Once it had been established in the mid-1990s that bipolar disorder affects around 1-1.5 percent of children and adolescents, child mental health researchers who study this disorder had a new problem–how to differentiate the emotional volatility associated with bipolar disorder and that found in ADHD. While not included in the core definition of ADHD, a significant number of children and adults who have ADHD have difficulty regulating their emotions.

To further complicate matters, there is a significant amount of comorbidity–or, two separate disorders existing together in the same person–between ADHD and Bipolar Disorder. Around 80-90 percent of children with bipolar disorder also have ADHD. Among young people with ADHD, as many as 10-15 percent also have bipolar disorder (ADHD being the far more common of the two).

Here, in an interview conducted following his Grand Rounds presentation at the NYU Langone Child Study Center on June 22, 2012, Steve V. Faraone, PhD, discusses the differences in emotionality between those with ADHD, bipolar disorder, and oppositional defiant disorder (ODD). Being able to accurate differentiate and diagnose the disorders is crucial because the courses of treatment are quite different.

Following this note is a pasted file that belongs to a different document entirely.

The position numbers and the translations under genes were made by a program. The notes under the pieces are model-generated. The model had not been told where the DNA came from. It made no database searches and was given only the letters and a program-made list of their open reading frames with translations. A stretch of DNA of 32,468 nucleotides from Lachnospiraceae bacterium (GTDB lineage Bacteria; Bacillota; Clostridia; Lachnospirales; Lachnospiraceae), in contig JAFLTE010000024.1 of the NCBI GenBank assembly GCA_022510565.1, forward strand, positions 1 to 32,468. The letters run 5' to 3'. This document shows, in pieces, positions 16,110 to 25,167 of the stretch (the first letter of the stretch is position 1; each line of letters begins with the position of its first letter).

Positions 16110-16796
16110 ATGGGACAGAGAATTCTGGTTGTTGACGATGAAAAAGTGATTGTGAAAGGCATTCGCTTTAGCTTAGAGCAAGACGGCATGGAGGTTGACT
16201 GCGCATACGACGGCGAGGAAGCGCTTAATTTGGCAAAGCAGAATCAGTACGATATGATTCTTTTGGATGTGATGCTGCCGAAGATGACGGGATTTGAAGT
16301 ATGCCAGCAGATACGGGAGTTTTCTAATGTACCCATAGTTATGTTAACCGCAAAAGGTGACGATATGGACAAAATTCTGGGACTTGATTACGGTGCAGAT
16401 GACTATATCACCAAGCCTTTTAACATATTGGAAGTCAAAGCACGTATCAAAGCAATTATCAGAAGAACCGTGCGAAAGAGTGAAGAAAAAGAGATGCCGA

Dr. Faraone is the director of child and adolescent psychiatry research, and the director of medical genetics research, as well as professor of psychiatry and of neuroscience and physiology at SUNY Upstate Medical University.

His Grand Rounds presentation at the NYU Langone Child Study Center was entitled “Irritable ADHD: Deficient Emotional Self Regulation or Mania?” Learn more about NYU Langone’s Child Study Center: http://www.nyulangone.org/locations/child-study-center.


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